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10 of 10 people found the following review helpful:Dangerous games, November 2, 2015
by CMG (NYC)This review is for the entire Robyn Saga, which is told in four parts. They were uploaded to IFDB but then deleted, and are currently available on the ifarchive under "unprocessed." They're meant to be played in the following order: The Elevator, The Box, The Diary, The Prism.
But I don't think I can recommend that anyone should play them.
These games are transgressive, pornographic, scatological. They feature abuse, kidnapping, torture. Both children and adults are victimized. Both children and adults are abusers. If they had content warnings, those warnings would have to list just about everything under the sun. These games are in the same territory as the Marquis de Sade's writing.
I don't find transgressive media enjoyable in any conventional sense. It disturbs me. But I feel like I have to confront it. I seek out books and movies about horrible things. No matter how disturbing, they are still only books and movies. Fiction is the safest way to experience these horrible things. And I've consumed enough transgressive media to actually become rather picky about it. I don't care for de Sade; he might write about terrible stuff, but he exaggerates ridiculously. Octave Mirbeau's The Torture Garden and Lautreamont's Maldoror are more my style.
I'm providing this background about my own tastes to explain why I played the Robyn Saga, and to explain that my negative reaction is not a reaction against transgressive media in general. In fact, when I first learned about these games, I was excited to think that someone might be pushing interactive fiction in such an extreme direction.
But then I played the games, and I couldn't bring myself to finish the last one.
This was a good experience for me to have. It made me realize that there's another layer to the whole transgressive media thing that I hadn't perceived before. As I said, fiction is a safe way to explore horrible ideas. Whatever someone may write in a book, the words are just words on a page. With a movie like Begotten, you know that it's scripted and the actors are consenting and everything is fake.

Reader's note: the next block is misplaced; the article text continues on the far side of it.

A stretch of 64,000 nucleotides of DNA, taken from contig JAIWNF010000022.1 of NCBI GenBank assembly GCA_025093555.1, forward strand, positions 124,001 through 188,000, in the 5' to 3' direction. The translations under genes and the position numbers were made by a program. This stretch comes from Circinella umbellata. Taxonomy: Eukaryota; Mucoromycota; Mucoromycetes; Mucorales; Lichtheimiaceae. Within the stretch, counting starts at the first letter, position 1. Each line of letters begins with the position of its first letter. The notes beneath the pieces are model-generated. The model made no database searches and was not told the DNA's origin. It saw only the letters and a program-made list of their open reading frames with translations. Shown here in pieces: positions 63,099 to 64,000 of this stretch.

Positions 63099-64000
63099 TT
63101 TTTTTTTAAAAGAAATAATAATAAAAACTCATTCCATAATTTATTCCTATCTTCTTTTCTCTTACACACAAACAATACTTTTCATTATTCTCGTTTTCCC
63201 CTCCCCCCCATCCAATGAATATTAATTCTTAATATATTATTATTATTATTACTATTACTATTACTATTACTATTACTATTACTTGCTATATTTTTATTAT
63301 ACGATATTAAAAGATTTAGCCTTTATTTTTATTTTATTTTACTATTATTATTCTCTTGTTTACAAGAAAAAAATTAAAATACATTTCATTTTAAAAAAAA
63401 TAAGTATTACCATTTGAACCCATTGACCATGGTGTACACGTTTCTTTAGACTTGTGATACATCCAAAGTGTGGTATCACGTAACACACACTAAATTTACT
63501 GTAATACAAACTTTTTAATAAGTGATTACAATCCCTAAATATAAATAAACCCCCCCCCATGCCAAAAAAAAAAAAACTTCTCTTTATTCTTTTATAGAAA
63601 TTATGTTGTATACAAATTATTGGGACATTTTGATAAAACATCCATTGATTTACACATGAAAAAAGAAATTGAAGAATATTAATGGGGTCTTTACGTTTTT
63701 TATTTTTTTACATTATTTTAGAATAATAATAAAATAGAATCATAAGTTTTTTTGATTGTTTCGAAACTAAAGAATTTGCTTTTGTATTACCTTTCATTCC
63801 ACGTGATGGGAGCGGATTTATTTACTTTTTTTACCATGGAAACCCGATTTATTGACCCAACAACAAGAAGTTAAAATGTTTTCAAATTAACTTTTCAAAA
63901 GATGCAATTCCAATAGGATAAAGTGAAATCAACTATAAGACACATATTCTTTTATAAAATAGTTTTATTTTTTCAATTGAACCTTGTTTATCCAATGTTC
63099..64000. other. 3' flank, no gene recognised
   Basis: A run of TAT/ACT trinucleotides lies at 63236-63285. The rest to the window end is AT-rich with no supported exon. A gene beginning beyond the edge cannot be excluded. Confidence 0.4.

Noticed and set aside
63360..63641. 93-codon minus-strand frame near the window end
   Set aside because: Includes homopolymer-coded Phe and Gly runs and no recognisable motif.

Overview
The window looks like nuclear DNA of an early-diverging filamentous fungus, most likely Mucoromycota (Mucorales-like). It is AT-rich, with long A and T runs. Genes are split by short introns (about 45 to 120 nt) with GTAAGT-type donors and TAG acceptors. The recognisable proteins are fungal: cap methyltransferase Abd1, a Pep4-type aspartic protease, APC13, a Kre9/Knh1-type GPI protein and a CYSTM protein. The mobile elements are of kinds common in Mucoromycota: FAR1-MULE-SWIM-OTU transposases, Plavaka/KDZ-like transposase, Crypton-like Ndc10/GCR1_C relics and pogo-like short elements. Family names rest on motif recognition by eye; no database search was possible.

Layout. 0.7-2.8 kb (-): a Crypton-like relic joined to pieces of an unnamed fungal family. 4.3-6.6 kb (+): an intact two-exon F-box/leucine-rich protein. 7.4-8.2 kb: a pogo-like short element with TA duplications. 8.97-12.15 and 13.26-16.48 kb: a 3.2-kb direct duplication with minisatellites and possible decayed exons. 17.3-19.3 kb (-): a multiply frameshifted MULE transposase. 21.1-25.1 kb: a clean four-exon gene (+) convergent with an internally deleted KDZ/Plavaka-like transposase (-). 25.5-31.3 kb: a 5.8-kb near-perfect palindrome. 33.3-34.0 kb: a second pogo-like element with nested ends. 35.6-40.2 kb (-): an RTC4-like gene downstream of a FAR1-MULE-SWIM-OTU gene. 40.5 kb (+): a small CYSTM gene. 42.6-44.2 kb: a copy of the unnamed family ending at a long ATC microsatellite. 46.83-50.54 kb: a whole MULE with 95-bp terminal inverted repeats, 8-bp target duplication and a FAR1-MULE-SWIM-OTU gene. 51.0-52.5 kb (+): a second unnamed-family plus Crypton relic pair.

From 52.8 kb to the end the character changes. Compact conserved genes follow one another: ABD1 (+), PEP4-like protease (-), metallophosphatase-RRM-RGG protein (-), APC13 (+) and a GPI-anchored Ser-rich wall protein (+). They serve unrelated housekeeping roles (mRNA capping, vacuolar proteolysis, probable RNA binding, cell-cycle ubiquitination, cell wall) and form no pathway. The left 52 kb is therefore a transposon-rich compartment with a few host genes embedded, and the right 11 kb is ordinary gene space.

For that matter, you can even take away the fictional element sometimes. You can read Albert Fish's letters, and they will turn your stomach, but they are still inert letters. There's a boundary in place. The text itself creates that boundary.
Well, with interactive fiction, that boundary is stripped away. Especially with indie games like the Robyn Saga, where "indie" means that anyone -- anyone -- can make a game. Usually we think that this is good. Game developing tools are accessible to everyone! Yes, well, imagine if Albert Fish had made a Twine game and released it onto IFDB.
The Robyn Saga is written well enough, but not that well. It has a philosophical slant in places, but more often it feels as though you're reading about someone's personal fetishes. These fetishes become more and more grotesque. Was the author writing this because they wanted to legitimately explore the material, or because it turned them on?
I cannot say. I do not know. The games never establish trust with the reader. Never. You are on unstable ground the entire time, and then you reach The Prism. This game requires a password to unlock. When you unlock it, what you get is erratic text, sexually charged and violent, completely unhinged. It calls itself a "child porn simulator."
This is where I bailed. Oh, did I bail. As quickly as my little mouse could drag over to close the browser window.
Now, I have to say that if the Robyn Saga is truly an intellectual exercise, then wow was it a success at plunging into the most depraved depths. But if the author was writing about their own fetishes, using Twine as an outlet... then I don't want to know what The Prism contains.
Based on how carefully the first three games were structured, I am inclined to think that the Robyn Saga is well intentioned. Actually, I'm almost positive. But still... some doubt remains. And since interactive fiction can throw anything at you, from text to images to video, I now realize that I cannot tolerate even the smallest doubt. I don't have to trust Albert Fish to read his letters. I do have to trust a game designer to play a Twine game.
I'd like to see transgressive games being created. But an author writing one will need to tread very, very carefully -- much more carefully than they would when writing a book.
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